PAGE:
Woman Dies Free Soloing Blitzen Ridge in Rocky Mountain National Park, CO

CragBrains | ClimbingClimbing
A 26-year-old woman was killed after taking a 500-foot fall while free solo climbing on Blitzen Ridge in Rocky Mountain National Park. | Photo: Pablo Lara Unsplash

On Sunday, July 9, 2023, a 26-year-old female from Boulder, Colorado died after an approximate 500-foot-fall while free solo climbing on the Four Aces of Blitzen Ridge in Rocky Mountain National Park near the Flat Irons of Boulder, Colorado. Blitzen Ridge is located on Ypsilon Mountain on the east side of the park.

The following report was shared by the National Park Service regarding the incident:

“A 27-year-old-male climbing partner, also from Boulder, notified park rangers, via cell phone, of her fall. Rocky Mountain National Park Search and Rescue Team members were able to reach him last night. Because of his location, the park requested assistance from a Colorado Air National Guard helicopter from Buckley Air Force Base to extricate the male climbing partner via a hoist operation, using a winch operated cable. He was uninjured. Rocky Mountain Rescue Group assisted with the helicopter hoist operations.

Early this morning, Rocky Mountain National Park Search and Rescue Team members hiked to the area above Ypsilon Lake to prepare for a helicopter long-line recovery. The victim’s body was flown by Northern Colorado Interagency Helitak to a helispot in the Upper Beaver Meadows area of the park. Her body was then transferred to the Larimer County Coroner/Medical Examiner’s Office who will determine the cause of death. The woman’s name will be released after next of kin are notified.

In addition to the Colorado Air National Guard, Rocky Mountain Rescue Group, and the Northern Colorado Helitak, the park was assisted yesterday by a Flight for Life Air Ambulance for initial air reconnaissance.”

Jack Kuenzle is a professional mountain endurance athlete, ultrarunner, and former Navy Seal who has completed 20 ‘Fastest Known Times’ (FKTs) across the globe, with his most recent accomplishment on Denali in Alaska (he climbed from base camp at 7,200′ to the summit of Denali, and back down, in 10 hours and 14 minutes). Following the news of the woman’s horrific death on Blitzen, Kuenzle took to social media to address the ethics of free solo climbing and shared his thoughts on the subject. He wrote that he believes the culture of soloing in the Flat Irons is “whack and broken.” To fully understand his stance, read the text he shared in the slides of the attached Instagram post:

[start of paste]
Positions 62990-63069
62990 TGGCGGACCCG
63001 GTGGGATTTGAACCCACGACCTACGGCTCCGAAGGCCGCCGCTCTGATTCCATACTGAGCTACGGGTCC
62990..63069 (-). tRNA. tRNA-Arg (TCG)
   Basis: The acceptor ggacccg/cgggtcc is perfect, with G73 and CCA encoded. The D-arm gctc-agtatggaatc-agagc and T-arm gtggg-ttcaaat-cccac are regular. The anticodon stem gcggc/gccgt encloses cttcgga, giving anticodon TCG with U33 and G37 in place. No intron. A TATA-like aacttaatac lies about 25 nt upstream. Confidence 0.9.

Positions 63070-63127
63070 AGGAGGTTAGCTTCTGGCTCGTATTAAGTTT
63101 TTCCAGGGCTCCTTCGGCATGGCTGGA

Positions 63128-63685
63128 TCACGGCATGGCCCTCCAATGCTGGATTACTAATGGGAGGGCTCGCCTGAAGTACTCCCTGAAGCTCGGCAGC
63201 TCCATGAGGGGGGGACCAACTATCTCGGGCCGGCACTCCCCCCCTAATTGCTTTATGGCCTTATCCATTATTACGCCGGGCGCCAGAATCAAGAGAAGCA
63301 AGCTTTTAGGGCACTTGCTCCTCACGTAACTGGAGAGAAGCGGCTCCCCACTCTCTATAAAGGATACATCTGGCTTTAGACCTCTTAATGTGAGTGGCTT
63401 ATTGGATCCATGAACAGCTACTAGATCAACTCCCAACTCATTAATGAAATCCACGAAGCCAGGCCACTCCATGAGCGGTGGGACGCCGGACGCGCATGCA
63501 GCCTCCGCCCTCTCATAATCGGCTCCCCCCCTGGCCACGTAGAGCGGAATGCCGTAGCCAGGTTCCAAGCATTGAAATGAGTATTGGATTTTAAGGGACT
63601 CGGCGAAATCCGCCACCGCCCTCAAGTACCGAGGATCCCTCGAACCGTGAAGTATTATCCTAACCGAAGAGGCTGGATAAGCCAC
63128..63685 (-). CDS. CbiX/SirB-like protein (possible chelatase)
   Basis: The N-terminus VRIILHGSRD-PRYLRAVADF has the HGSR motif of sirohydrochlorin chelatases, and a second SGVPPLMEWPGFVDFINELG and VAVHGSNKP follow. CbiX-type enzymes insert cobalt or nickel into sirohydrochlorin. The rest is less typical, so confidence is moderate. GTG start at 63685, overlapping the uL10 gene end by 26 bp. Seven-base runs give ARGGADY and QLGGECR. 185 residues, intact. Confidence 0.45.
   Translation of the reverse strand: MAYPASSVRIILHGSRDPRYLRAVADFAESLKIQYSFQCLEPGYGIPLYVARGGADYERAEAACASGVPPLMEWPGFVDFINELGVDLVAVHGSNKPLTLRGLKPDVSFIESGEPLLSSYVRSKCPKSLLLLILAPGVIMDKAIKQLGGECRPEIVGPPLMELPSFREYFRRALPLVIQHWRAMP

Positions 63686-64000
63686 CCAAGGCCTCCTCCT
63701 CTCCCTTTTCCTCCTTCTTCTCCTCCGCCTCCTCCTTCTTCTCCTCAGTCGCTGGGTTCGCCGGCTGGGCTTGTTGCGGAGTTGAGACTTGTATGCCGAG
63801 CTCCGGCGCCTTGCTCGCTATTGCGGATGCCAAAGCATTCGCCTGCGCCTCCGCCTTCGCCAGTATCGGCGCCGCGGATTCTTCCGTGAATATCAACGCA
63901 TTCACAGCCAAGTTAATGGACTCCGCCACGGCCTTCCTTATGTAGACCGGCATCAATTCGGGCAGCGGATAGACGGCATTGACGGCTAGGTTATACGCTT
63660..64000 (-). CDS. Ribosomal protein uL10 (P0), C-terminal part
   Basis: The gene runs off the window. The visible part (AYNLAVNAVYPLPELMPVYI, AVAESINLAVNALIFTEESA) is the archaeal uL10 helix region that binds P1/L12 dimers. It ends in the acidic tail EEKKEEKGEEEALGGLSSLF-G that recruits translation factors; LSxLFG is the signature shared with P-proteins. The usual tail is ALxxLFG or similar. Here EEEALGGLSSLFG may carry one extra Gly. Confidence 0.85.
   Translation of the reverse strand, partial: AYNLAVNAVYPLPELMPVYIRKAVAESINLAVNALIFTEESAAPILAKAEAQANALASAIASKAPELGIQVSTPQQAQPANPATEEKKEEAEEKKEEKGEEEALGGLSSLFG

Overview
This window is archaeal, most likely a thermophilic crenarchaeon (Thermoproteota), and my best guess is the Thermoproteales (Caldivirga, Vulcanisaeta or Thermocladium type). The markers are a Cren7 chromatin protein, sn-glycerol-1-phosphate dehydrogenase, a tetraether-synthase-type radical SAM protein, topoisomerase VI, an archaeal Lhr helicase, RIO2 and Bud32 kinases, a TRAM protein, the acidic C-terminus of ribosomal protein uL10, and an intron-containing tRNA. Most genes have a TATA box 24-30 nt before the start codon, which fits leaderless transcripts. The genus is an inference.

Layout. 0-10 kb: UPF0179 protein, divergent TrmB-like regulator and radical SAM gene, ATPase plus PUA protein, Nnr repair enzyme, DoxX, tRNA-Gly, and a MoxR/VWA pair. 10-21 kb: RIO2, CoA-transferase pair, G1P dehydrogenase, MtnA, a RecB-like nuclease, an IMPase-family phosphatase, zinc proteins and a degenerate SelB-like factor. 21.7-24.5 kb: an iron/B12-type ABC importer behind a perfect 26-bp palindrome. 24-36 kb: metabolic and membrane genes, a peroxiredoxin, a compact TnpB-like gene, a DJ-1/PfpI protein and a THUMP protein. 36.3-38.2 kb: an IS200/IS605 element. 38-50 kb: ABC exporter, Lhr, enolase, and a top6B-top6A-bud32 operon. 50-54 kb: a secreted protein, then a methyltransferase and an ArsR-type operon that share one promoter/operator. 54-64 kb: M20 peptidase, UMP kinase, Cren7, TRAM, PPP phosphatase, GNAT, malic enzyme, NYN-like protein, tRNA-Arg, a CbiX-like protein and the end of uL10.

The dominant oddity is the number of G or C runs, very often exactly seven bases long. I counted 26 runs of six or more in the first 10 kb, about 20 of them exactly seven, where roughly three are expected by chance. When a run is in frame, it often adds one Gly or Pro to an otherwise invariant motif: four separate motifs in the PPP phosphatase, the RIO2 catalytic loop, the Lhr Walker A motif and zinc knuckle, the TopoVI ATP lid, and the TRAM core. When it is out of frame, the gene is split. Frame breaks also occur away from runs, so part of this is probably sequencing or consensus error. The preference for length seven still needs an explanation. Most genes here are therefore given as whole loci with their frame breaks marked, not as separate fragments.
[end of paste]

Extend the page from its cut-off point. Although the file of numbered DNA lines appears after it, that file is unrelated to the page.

Free soloing is dangerous, but what’s just as risky is the influence that social media can have on inexperienced climbers. As Kuenzle put it:

“When it comes to the mountains, there are no black and white rules. It’s on the individual to manage their own risk and their own decisions. But we must be cognizant of how we influence others and how group think can take hold.”

The woman, whose name has yet to be released, is mourned by her family and friends. Her death is tragic—she was only 26, with a full, rich life ahead of her. Free soloing, as with any mountain activity, is inherently dangerous. One single mistake has the utmost consequence when climbing without a rope. Be aware of the risk of free solo climbing on even a seemingly benign route—you only get one chance.

Related Articles

Got an opinion? Let us know...